A Contract Note is a document that a prospective buyer receives when making an offer on a property. It outlines the essential terms of the offer and is legally binding once both parties have signed it. However, it is common for the parties to agree that a more detailed Contract of Sale will replace the Contract Note.

Conveyancing:

Conveyancing is the legal process involved in transferring the ownership of a property from the seller to the buyer. It involves preparing the Contract of Sale and supporting statutory documentation, as well as mortgage and other related documents. A conveyancer is a professional who specialises in assisting with the legal transfer of property. A licensed conveyancer or solicitor can carry out conveyancing. 

Conveyancer:

A conveyancer is a licensed professional who is trained to prepare and manage the legal paperwork associated with buying or selling a property. While conveyancers are trained in the conveyancing process, they are not legally trained to the same level as a licensed solicitor. In the event of any legal issues arising during the property sale and purchase process, a conveyancer will refer the matter to a solicitor.

Cooling Off Period:

A Cooling Off Period is a specified time frame during which a buyer can decide to withdraw from the Contract of Sale without incurring any financial penalties. The length of the Cooling Off Period can vary depending on factors such as whether the property is sold by auction or privately, the home’s value, land size, and type of property. Cooling Off Periods may not apply in all circumstances and may be subject to state legislation, so it is essential to check with your state’s requirements.

Exchange of Contracts:

This refers to the legal process where the buyer and the seller sign the Contract of Sale and exchange copies with each other. This step signifies a binding commitment to the transaction. Usually, at this point, the buyer pays a 10% deposit of the sale price. It is important to note that any verbal agreement made prior to the exchange of contracts is not binding to either party.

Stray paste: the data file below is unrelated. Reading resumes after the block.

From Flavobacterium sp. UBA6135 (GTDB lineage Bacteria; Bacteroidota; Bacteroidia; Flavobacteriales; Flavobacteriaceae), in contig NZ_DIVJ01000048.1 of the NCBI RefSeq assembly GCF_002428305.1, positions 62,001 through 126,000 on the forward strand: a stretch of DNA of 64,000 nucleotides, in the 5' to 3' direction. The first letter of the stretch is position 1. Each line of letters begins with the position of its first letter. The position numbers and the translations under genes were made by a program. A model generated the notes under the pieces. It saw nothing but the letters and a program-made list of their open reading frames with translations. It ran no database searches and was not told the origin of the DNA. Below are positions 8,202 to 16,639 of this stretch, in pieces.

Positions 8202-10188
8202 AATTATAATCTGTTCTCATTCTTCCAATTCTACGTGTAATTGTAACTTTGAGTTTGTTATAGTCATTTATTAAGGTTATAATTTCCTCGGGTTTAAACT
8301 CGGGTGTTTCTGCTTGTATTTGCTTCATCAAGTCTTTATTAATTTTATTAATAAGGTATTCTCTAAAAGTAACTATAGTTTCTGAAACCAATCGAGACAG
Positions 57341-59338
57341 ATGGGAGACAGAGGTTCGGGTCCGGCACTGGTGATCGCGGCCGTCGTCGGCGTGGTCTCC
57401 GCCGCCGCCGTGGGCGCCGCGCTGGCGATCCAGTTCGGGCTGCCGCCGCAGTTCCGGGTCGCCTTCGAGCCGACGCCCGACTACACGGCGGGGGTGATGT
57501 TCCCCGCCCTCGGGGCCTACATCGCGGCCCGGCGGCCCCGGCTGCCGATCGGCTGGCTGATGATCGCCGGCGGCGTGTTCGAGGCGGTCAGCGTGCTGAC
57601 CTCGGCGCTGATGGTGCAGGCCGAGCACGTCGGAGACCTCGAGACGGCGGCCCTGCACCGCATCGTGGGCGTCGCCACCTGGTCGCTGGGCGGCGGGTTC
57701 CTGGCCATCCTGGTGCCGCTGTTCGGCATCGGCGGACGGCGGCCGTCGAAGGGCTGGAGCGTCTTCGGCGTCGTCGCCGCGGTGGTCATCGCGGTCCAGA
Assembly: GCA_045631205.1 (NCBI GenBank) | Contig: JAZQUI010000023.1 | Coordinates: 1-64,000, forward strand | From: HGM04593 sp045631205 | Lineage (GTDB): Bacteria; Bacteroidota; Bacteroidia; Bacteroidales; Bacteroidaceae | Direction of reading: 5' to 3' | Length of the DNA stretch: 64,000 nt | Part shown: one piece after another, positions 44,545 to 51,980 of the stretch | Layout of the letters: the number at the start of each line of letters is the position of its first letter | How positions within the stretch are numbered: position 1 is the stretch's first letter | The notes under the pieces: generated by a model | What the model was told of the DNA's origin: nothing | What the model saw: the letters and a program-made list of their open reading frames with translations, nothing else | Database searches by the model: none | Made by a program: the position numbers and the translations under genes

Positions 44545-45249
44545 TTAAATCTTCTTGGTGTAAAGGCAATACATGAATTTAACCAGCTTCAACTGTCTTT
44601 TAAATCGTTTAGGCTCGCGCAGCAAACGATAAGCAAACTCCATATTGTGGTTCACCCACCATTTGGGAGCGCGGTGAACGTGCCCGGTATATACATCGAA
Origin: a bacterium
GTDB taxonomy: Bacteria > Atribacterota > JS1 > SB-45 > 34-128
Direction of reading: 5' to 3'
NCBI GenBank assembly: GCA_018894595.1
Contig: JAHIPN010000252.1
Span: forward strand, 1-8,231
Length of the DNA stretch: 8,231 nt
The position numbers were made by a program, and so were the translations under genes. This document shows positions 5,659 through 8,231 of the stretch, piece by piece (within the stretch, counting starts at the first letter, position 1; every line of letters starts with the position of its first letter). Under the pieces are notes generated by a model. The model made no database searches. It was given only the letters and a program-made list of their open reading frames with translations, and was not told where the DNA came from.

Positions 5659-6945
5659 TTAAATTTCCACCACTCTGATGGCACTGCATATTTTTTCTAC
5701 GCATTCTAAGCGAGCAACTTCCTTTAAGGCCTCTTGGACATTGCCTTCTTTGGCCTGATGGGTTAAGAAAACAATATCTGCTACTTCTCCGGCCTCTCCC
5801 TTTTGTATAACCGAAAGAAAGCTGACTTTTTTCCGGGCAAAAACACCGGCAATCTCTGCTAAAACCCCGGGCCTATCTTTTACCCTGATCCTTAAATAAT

Equity:

Equity is the difference between the value of your property and the amount you owe on your mortgage. If your property is worth $300,000 and you owe $200,000 on your mortgage, you have $100,000 in equity. Equity can increase over time as you pay down your mortgage or as the value of your property goes up.

Appraisal:

An appraisal is an assessment of the value of a property. When you get a mortgage, the lender will require an appraisal to make sure the property is worth the amount of the loan. An appraiser will examine the property and compare it to similar properties in the area to determine its value.

Inspection:

An inspection is a thorough examination of a property’s condition. When you buy a property, you can hire an inspector to check for any issues or problems that might need to be addressed. This can include things like structural problems, pest infestations, or electrical or plumbing issues.

Closing costs:

Closing costs are the fees and expenses associated with buying or selling a property. These can include things like title insurance, lawyer fees, appraisal fees, and property taxes. Closing costs can add up to several thousand dollars, so it’s important to factor them into your budget when you’re buying or selling a property.

Power of Attorney:

A power of attorney is a legal document that allows someone else to act on your behalf. In a real estate context, this might be used if you’re unable to sign documents in person, such as if you’re out of the country. You might give power of attorney to a trusted friend or family member who can sign documents on your behalf.